The Big Short (2015)
130 min., rated R.
Being familiar with mortgage bonds, subprime mortgages, credit default swaps, and synthetic collateralized debt obligation isn't a prerequisite for "The Big Short." In fact, the film knows how to simultaneously inform, entertain and enrage, so that's no mean feat. What Michael Lewis achieved with his non-fiction book about the 2008 global financial crisis was upturning audience expectations from what could have read as a dry, tedious reference book. In adapting Lewis' book with co-scribe Charles Randolph, writer-director Adam McKay—yes, Will Ferrell's main man who directed him in the "Anchorman: The Legend of Ron Burgundy," "Talladega Nights: The Ballad of Ricky Bobby," "Step Brothers," "The Other Guys" and "Anchorman 2: The Legend Continues"—pays even more dividends by daring to use the visual medium and goose up the material with a darkly funny script and an energetic, kitchen-sink visual style.
Leading up to the 2008 collapse, "The Big Short" follows different financial figures who spotted the housing bubble. Founder and manager of hedge fund company Scion Capital, glass-eyed, socially awkward Dr. Michael Burry (Christian Bale) notices a pattern where the big banks were issuing subprime mortgages. In the meantime, he realizes betting the big banks and stock brokerages would make him a lot of money before the housing market would collapse. When slick Deutsche Bank broker Jared Vennett (Ryan Gosling) catches wind of Burry's prediction, he tips off stock trader Mark Baum (Steve Carell) and his team, Danny Moses (Rafe Spall), Porter Collins (Hamish Linklater) and Vinnie Daniel (Jeremy Strong). Meanwhile, two greenhorn investors, Charlie Geller (John Magaro) and Jamie Shipley (Finn Wittrock), come to Wall Street and try working a hedge fund business out of their garage, and then seek help from retired trader Ben Rickert (Brad Pitt).
"The Big Short" is vital as a real-world tragedy but also scathingly funny as a snarky, damnatory black comedy. With Ryan Gosling's Jared Vennett as the narrator who breaks the fourth wall, the film does not dumb down the financial terminology so much as it breaks things down into layman's terms. The game Jenga is used as a visual aid and characters address the camera, including celebrities; there's Margot Robbie in a bathtub, Anthony Bourdain in the kitchen, and Selena Gomez at a casino blackjack table. Director Adam McKay would seem to be an odd choice for the film, but the seed of this project was germinated during the end credits of 2010 Will Ferrell-Mark Wahlberg comedy "The Other Guys" with a Goldman Sachs diagram. Unexpectedly, McKay brings a lot of filmmaking flash, lending personality and narrative momentum to the proceedings with pop cultural clips and music videos (i.e. Ludacris' "Money Maker" and Gorillaz's "Feel Good Inc.").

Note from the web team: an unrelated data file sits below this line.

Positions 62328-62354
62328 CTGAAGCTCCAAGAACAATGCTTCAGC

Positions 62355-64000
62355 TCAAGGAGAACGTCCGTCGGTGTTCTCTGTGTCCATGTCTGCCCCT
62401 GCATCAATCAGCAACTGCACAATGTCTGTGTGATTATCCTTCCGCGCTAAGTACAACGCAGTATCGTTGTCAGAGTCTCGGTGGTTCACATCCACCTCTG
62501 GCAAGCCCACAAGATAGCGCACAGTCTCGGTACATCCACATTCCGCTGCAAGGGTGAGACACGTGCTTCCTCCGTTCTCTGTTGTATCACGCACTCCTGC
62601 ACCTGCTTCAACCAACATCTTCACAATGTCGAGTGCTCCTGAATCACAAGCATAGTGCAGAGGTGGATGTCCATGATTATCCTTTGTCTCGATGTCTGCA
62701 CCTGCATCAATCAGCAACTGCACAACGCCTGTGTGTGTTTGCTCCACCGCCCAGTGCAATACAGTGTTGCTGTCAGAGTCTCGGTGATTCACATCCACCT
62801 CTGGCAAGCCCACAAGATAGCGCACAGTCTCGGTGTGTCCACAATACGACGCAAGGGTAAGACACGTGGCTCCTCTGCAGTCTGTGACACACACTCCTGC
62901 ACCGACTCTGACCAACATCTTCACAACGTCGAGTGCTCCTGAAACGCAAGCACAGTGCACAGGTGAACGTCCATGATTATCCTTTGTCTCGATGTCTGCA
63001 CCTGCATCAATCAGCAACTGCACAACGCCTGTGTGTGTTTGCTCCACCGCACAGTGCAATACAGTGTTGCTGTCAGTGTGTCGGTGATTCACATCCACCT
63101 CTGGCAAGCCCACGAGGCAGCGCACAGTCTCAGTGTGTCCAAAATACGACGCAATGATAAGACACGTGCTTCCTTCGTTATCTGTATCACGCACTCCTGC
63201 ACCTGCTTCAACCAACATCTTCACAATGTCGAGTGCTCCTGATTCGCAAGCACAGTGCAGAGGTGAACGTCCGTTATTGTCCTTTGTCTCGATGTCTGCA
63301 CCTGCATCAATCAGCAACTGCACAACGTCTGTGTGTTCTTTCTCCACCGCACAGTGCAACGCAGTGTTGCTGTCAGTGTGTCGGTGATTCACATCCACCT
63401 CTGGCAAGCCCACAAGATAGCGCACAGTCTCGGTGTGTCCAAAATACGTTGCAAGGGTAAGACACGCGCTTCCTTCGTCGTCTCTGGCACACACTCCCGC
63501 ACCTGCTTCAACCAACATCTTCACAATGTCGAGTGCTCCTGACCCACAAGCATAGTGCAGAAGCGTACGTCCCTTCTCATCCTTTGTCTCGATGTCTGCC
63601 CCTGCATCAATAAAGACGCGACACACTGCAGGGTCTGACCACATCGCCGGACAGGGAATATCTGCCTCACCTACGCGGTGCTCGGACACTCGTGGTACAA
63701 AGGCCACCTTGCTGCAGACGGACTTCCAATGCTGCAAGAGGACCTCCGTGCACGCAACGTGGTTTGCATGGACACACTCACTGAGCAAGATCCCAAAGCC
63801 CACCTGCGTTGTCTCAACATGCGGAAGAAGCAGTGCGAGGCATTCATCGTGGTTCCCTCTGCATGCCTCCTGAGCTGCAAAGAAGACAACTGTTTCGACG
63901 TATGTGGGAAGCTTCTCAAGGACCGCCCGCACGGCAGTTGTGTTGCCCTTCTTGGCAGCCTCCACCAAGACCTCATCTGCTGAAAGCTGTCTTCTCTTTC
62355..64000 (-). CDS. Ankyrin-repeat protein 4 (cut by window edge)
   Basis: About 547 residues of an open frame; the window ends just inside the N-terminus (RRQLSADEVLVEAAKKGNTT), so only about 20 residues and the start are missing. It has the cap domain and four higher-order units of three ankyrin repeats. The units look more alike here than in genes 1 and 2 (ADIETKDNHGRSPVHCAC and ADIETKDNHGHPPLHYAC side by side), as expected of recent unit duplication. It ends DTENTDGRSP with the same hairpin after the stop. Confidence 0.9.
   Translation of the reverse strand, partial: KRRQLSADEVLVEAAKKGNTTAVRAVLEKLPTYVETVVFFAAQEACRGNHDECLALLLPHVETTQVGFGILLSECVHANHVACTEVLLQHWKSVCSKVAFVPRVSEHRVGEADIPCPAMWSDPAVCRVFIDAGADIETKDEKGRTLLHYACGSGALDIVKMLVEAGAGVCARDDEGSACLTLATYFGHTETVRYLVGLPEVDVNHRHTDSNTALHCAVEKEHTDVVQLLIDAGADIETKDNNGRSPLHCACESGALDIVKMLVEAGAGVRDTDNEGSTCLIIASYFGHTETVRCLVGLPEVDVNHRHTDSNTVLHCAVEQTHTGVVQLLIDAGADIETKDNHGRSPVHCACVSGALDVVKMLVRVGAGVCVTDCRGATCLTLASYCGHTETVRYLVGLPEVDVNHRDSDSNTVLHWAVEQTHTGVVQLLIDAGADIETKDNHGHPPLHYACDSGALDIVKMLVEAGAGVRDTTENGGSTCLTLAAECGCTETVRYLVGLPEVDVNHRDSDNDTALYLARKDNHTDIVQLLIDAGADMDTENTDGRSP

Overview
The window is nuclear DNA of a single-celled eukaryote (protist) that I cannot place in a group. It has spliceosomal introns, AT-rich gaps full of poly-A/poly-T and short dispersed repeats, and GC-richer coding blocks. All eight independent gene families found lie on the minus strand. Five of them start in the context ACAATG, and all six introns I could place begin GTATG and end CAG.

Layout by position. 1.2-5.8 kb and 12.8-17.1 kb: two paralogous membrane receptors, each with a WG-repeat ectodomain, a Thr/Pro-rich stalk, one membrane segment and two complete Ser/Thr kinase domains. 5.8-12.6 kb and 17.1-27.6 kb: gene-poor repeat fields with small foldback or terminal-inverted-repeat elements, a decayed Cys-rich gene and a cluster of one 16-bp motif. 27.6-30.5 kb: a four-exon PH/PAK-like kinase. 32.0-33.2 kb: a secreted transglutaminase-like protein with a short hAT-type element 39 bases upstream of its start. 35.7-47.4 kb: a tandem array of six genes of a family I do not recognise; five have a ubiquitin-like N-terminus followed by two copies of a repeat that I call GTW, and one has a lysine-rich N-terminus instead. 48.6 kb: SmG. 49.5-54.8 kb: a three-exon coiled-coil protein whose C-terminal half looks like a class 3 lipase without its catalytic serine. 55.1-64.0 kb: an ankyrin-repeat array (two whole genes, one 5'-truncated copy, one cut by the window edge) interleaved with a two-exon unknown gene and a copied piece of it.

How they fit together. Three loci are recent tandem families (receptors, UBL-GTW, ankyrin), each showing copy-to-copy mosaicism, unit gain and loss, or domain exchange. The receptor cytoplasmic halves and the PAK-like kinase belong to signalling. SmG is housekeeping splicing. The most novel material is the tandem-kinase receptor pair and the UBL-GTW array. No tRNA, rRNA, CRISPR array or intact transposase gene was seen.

There is a wide tapestry of characters here, all of their names being changed (save for Michael Burry), and there are no out-and-out heroes or villains. As Dr. Michael Burry, who works barefoot and turns up the heavy metal in his office, Christian Bale fully embodies the social trainwreck's fidgety mannerisms without the performance coming off self-conscious or too actory. Steve Carell finds humanity in Mark Baum, a man who begins as an abrasive hotshot but then feels angry, morally tainted and isn't without a conscience. The film tries to humanize Mark the most with the loss of his brother. Ryan Gosling is effective at playing a slickster who paints the picture for the rest of us, while big leaguer Brad Pitt is kept more on the sidelines but nonetheless solid as a banker turned world-weary hippie. Not to be ignored, Rafe Spall, Hamish Linklater, Jeremy Strong, Finn Wittrock, John Magaro, Marisa Tomei, and Melissa Leo fill out the excellent ensemble.
More than a tad dense and scattered but a very breezy and snappily paced 130 minutes, "The Big Short" could be a hard sell, despite the appeal of the marquee names, but it doesn't alienate audiences. As an apt companion piece to this year's emotionally riveting "99 Homes"—a more human and devastating story about families being forced out of their homes by big banks—the film lacks in relatability but makes up for it with outrage and entertainment value. Not unlike 2011's "Moneyball," also an adaptation of a Michael Lewis book about baseball statistics, "The Big Short" takes an esoteric subject that has very little interest to this viewer and makes it a more palatable, even lively experience to process. The particulars of the plot fade a bit from the memory bank (even after two viewings), but the big picture is clear. The viewer already knows the outcome, but like any true story translated into a movie, one still can't believe it. One also can't believe how a humorless, unsexy topic can be the complete opposite.
Grade: B +